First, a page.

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ePub Epilepsy, Sleep and Sleep Deprivation (Epilepsy Research Supplement) download

by Rolf Degen,Ernst A. Rodin

ePub Epilepsy, Sleep and Sleep Deprivation (Epilepsy Research Supplement) download
Author:
Rolf Degen,Ernst A. Rodin
ISBN13:
978-0444813367
ISBN:
0444813365
Language:
Publisher:
Elsevier Science Ltd; Subsequent edition (November 1, 1991)
Category:
Subcategory:
Medicine & Health Sciences
ePub file:
1924 kb
Fb2 file:
1564 kb
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Rating:
4.3
Votes:
503

hic investigations have been of striking importance because the depth of sleep can be determined exactly by this method.

Can sleep deprivation trigger a seizure? Yes, it can. Seizures are very sensitive to sleep patterns. If you have epilepsy, lack of "good sleep" makes most people more likely to have seizures. Some people have their first and only seizures after an "all-nighter" at college or after not sleeping well for long periods. It can even increase the intensity and length of seizures. Some forms of epilepsy are especially prone to sleep problems.

Start by marking Epilepsy, Sleep, and Sleep Deprivation as Want to Read .

Start by marking Epilepsy, Sleep, and Sleep Deprivation as Want to Read: Want to Read savin. ant to Read. hic investigations have been of striking importance because the depth of sleep can be determined exactly by this method.

cle{Degen1991SleepAS, title {Sleep and sleep deprivation in epileptology. Supplement}, year {1991}, volume {2}, pages {. 235-60 } }. Rolf Degen, H E Degen.

Sleep deprivation provokes seizures and epileptiform discharges in some people with epilepsy. The sleep (EEG) is useful in the diagnosis and localization of epilepsy, as new epileptic foci can appear in sleep and REM sleep may demonstrate the narrowest localization of the primary focus

EEG after sleep deprivation (SD-EEG) is widely used in many epilepsy centers as an important tool in the epilepsy diagnosis process

EEG after sleep deprivation (SD-EEG) is widely used in many epilepsy centers as an important tool in the epilepsy diagnosis process. However, after more than 40 years of use, there are a number of issues which still need to be clarified concerning its features and role. In particular, the many scientific papers addressing its role in epilepsy diagnosis often differ remarkably from each other in terms of the type of patients assessed, their description and study design.

Nocturnal sleep and daytime somnolence in untreated patients with temporal lobe epilepsy: Changes after treatment with controlled release carbamazepine

4. Touchon J, Baldy-Moulinier M, Billiard M, et a. Sleep organization and epilepsy. Nocturnal sleep and daytime somnolence in untreated patients with temporal lobe epilepsy: Changes after treatment with controlled release carbamazepine. Epilepsia 1997, 38:696–701. 10. Placidi F, Diomedi M, Scalise A, et a. Effect of anticonvulsants on nocturnal sleep in epilepsy.

Sleep deprivation, also known as insufficient sleep or sleeplessness, is the condition of not having enough sleep. It can be either chronic or acute and may vary widely in severity. A chronic sleep-restricted state adversely affects the brain and cognitive function. However, in a subset of cases sleep deprivation can, paradoxically, lead to increased energy and alertness and enhanced mood; although its long-term consequences have never been evaluated, it has even been used as a treatment for depression.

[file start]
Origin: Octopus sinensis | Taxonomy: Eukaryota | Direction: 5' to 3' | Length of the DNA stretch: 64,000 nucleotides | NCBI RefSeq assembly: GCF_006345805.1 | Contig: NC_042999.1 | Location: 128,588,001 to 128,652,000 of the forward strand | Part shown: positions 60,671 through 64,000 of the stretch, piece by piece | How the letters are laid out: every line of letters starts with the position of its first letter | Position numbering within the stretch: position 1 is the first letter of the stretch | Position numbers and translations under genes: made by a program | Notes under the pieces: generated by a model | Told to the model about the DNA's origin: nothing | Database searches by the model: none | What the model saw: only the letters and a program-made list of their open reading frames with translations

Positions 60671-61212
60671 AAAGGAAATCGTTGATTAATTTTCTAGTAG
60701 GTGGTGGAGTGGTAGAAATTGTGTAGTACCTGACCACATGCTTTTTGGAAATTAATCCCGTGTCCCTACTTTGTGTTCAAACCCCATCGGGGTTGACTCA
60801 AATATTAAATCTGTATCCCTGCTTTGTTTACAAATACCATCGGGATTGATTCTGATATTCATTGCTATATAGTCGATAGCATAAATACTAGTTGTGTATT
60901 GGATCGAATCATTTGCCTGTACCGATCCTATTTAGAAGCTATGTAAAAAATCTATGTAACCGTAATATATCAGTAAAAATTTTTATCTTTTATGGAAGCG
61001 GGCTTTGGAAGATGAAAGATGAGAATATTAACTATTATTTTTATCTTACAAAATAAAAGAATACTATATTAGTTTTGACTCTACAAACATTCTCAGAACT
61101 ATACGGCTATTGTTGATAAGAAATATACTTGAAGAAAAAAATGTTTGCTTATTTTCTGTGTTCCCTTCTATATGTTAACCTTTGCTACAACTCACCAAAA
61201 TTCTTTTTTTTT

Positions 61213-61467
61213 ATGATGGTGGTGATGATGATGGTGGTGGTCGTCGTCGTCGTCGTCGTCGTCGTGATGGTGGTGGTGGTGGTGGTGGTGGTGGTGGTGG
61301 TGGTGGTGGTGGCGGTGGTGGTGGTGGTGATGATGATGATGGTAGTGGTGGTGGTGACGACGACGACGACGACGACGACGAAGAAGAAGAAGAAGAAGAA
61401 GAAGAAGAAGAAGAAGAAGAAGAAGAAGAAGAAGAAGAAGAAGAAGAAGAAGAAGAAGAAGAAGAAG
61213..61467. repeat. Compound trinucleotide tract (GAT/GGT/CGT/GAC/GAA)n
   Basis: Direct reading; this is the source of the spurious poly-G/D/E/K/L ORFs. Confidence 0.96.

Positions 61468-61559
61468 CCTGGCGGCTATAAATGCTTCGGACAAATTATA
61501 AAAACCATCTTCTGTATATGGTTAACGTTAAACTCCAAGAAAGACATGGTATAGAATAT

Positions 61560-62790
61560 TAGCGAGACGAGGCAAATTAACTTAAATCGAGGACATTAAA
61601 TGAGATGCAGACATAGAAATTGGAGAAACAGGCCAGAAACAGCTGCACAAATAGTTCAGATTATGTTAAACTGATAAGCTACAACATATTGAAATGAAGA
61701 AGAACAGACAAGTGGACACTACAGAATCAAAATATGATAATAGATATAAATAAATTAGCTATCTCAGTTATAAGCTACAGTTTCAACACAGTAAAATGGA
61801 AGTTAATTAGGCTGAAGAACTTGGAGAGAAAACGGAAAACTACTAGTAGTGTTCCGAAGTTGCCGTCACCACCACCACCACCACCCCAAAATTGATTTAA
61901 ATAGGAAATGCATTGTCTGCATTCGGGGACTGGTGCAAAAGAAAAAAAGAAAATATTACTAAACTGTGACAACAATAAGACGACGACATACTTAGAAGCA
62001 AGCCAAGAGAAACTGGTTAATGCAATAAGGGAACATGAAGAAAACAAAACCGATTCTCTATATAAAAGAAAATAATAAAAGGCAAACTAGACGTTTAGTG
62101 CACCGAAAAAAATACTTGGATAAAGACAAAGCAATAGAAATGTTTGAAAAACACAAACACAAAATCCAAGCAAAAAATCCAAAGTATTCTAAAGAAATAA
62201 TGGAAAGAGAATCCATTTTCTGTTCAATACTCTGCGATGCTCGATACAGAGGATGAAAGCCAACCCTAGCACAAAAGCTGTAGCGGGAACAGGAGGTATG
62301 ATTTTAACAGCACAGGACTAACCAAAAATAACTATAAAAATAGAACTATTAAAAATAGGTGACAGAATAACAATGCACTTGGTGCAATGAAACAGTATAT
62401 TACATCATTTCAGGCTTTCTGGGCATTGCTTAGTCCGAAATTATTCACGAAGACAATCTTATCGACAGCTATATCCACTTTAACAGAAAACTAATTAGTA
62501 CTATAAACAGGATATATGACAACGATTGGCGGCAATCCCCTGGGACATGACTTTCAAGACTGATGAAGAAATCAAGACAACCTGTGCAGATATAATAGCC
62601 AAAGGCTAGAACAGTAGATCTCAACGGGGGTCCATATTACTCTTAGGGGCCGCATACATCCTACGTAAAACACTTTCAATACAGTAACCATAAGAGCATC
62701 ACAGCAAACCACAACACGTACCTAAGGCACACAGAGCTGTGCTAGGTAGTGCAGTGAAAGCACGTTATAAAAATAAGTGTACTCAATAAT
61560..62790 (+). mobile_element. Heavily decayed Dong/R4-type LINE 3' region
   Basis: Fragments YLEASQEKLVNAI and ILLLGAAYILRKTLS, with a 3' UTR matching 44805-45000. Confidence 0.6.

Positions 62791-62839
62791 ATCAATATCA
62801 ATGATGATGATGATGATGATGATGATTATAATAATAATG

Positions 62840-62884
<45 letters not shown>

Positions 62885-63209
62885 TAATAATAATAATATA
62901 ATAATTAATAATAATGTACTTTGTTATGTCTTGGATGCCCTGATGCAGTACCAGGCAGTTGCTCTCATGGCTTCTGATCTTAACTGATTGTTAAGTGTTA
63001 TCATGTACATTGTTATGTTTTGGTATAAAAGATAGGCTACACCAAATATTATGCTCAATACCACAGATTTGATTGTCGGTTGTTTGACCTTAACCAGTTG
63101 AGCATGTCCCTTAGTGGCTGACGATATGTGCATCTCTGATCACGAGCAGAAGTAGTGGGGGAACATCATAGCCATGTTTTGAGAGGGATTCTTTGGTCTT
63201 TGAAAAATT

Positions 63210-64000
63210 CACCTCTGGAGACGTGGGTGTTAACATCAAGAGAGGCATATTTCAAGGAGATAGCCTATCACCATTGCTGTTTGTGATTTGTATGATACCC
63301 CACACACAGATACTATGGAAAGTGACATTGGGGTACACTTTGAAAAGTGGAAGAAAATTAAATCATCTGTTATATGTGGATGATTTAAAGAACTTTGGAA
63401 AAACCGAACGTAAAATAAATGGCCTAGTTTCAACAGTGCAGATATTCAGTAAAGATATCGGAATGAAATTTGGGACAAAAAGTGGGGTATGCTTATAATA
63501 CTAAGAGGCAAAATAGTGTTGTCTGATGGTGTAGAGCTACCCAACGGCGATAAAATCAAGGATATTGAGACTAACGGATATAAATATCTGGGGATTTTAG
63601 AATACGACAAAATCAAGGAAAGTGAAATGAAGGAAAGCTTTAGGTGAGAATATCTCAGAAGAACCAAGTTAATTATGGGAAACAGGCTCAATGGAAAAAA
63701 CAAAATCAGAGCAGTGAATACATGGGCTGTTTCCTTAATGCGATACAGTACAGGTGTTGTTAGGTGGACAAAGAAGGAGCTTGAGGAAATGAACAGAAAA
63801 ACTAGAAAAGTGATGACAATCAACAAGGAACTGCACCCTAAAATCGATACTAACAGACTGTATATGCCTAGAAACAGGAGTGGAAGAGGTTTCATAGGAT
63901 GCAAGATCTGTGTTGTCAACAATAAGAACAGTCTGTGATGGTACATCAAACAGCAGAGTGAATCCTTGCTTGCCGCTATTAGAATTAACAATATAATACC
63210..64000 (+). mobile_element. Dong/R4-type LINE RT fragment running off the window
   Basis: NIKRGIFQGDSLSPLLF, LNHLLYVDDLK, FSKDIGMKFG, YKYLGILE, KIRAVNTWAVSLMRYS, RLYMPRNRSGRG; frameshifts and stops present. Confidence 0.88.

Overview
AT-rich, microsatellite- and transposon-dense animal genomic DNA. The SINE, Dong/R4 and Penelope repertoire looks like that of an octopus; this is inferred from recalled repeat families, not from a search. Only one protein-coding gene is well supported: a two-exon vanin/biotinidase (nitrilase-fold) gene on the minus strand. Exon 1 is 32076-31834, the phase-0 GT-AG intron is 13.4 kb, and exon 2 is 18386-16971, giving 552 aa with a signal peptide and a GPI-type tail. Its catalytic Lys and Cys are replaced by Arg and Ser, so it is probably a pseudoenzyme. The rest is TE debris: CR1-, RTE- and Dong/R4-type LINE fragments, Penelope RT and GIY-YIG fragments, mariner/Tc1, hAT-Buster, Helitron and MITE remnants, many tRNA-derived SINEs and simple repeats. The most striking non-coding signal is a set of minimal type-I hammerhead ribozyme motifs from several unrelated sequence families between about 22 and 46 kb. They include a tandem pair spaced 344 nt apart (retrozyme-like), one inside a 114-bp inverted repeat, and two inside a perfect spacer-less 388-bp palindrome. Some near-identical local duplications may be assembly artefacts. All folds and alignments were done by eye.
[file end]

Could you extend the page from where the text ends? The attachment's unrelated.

As such the journal will publish original papers relevant to epilepsy from any scientific discipline and also studies of a multidisciplinary nature.

Has anyone had a sleep deprivation test? What is it like? My seizures are still regular but I've been managing them by sleeping and avoiding stress so it's not been too bad. The visual seizures are still going strong. In my case I was told for the first not to go to bed at all. But the recent one was go to bed, wake at 2am then stay awake for a test at 9:30. It may well be that they have found the latter to be better as it is 30yrs since the first. Other than that it is like a normal EEG.

Research on sleep has been of special interest during the last decade for practical as well as theoretical reasons. Electroencephalographic investigations have been of striking importance because the depth of sleep can be determined exactly by this method. This extensively revised edition has been updated and two new chapters added. The neurophysiological basis of epileptic activity introduces the book, followed by studies on the influence of sleep on the epileptic animal Papio papio, and comprehensive details of automated methods of integrated sleep analysis. The activating effect of sleep in epilepsy in general as well as special EEG patterns (spike wave complexes, tonic patterns) and seizure types (Grand mal on awakening, tonic seizures, complex partial seizures, status epilepticus, epileptic encephalopathies, nocturnal paroxysmal dystonia) and the influence of antiepileptic drugs is discussed. Finally, sleep deprivation in general and its importance for the activation of epileptic activity is reported. Subsequent to this, the activation effect of sleep without and with sleep deprivation is compared.